The Senate strongly endorsed the $700 billion economic bailout plan on Wednesday, after lawmakers laded the bill with a number of popular additions to make it more palatable to the House, where it failed in dramatic fashion on Monday. The bill, which was three pages in length when initially drafted, now spans more than 450 pages, and American Small Business League President Lloyd Chapman is raising red flags about one administration-backed provision.
Buried in the bailout bill is a provision that will give Bush administration officials broad power to waive any provision of the Federal Acquisition Regulation (FAR) they choose for an indefinite period of time, says Chapman. The regulation governs federal acquisitions and competitive bidding procedures, including the requirement to set aside a certain percentage of government contracts for small businesses.
“Treasury Secretary Paulson should not be trusted to waive provisions of the FAR, which could be beneficial to his past and future employers on Wall Street and detrimental to the primary goal of the bailout bill, which is to bolster the national economy,” says Chapman. “More fraud, abuse, and loopholes for Wall Street and government officials will not make our nation’s financial institutions more sound, create more jobs, or help middle class Americans pay their bills.”
Senate small business committee chairman John Kerry, D-Mass., has also been critical of the measure. “If we can spend $700 billion to fix Wall Street, we should be able to help our everyday entrepreneurs who employ half of America’s workforce and pump almost a trillion dollars into the economy each year,” he said in a recent statement. “These owners are suffering today because of a credit crisis that is preventing them from gaining access to the capital they need to keep running, let alone to expand their firms to compete globally.”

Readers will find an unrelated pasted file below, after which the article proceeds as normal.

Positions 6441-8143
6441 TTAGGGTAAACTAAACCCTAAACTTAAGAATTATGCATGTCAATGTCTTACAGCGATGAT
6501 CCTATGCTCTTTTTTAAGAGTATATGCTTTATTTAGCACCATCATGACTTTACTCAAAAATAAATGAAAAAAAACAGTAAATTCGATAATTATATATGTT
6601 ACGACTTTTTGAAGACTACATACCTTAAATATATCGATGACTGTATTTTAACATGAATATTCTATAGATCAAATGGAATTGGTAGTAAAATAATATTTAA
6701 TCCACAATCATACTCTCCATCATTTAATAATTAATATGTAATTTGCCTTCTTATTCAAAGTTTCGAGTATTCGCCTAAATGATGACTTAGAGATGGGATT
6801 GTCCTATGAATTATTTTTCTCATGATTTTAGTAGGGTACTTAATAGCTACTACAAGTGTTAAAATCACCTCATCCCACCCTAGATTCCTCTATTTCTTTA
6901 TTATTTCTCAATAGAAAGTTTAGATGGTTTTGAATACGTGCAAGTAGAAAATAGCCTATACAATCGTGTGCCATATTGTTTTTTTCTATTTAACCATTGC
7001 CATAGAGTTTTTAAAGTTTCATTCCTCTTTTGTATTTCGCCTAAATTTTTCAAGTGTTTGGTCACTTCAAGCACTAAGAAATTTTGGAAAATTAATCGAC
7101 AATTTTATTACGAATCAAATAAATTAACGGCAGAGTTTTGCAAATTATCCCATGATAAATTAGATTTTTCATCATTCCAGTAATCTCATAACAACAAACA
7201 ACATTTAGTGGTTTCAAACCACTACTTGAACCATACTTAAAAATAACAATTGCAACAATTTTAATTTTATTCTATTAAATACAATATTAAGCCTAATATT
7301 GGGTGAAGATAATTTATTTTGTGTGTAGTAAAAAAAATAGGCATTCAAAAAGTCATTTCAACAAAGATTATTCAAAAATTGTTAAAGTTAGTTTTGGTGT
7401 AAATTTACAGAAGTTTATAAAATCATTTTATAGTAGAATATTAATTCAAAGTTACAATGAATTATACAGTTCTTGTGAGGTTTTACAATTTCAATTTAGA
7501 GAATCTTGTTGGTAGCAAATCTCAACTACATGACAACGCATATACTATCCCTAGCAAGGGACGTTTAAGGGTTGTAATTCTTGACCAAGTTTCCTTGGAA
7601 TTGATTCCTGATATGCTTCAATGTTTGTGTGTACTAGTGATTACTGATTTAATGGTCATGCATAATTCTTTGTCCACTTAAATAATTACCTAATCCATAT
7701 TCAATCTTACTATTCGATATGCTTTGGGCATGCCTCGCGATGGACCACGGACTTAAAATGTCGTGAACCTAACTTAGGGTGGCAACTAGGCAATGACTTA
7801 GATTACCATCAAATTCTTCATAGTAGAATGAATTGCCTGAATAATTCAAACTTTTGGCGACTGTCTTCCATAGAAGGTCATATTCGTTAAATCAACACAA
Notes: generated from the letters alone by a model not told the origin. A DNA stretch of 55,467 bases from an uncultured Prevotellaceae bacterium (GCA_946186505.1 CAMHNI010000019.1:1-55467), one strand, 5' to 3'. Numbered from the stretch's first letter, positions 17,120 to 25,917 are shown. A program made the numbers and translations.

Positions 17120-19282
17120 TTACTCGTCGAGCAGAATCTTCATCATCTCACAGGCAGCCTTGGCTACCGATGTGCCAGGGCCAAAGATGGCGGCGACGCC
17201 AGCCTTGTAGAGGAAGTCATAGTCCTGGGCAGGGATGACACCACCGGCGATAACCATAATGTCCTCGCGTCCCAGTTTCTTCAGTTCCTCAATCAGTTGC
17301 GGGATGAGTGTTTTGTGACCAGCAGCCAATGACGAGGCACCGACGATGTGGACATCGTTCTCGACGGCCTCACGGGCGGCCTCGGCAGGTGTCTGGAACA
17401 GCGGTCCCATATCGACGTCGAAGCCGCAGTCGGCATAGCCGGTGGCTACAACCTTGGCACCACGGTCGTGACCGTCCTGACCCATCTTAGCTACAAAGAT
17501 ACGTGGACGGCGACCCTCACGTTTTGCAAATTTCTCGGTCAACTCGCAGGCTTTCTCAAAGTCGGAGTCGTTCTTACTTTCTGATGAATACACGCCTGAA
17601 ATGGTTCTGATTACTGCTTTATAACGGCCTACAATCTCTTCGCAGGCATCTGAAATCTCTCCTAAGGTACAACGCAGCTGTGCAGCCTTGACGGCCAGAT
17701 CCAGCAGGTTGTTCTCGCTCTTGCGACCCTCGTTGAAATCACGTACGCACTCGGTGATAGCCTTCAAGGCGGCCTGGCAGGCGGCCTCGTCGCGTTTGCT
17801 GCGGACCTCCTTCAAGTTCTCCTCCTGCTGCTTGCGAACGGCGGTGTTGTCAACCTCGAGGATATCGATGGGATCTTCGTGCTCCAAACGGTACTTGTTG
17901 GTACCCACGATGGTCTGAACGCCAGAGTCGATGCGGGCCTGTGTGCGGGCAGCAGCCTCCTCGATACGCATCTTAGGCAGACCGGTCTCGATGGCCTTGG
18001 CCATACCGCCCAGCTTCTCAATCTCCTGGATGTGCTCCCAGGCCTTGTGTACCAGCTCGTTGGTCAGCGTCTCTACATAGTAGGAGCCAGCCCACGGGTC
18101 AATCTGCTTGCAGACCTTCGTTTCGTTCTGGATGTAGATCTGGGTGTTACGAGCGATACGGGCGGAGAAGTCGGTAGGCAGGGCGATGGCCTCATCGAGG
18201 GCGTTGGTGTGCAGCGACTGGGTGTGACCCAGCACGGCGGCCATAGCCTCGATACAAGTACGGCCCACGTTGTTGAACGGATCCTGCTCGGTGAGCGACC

Traditionally, the Small Business Administration’s 7(a) and 504 loan programs have provided 40 percent of the country’s long-term capital to small businesses, filling a gap left by private lenders, he notes. But these programs have become too expensive for many small business owners. Loans to small businesses through the 7(a) program are down 30 percent and loans through 504 have dropped 16 percent this year, costing the economy more than 42,000 jobs.
Kerry is pushing legislation to temporarily ban fees charged to borrowers and lenders who participate in the 7(a) program. The bill also suspends the lender and servicing fees and increases the maximum loan size for the 504 program. The relief package also would allow a limited amount of refinancing on certain mortgages, make the program’s job creation requirement more reasonable, and improve and standardize the owner-occupancy requirement.
The proposals, he notes, are similar to those enacted to bolster the economy after the Sept. l1, 2001 terrorist attacks. The changes helped then — pumping more than $2 billion into local economies and saving or creating about 77,000 jobs — and they’ll certainly help today, says Kerry.
“My changes will fill the gap left by the private sector at a time when our nation’s owners and employees on Main Street are wondering why the CEOs who created this crisis are receiving a bailout when they’re struggling just to keep their doors open,” Kerry added.
Small businesses are widely recognized for creating the jobs that traditionally have lifted the economy out of downturns. If lawmakers are truly interested in helping Main Street as well as Wall Street, they need to broaden the bailout package to provide incentives like the ones suggested by Kerry to stimulate the economy, not just credit markets.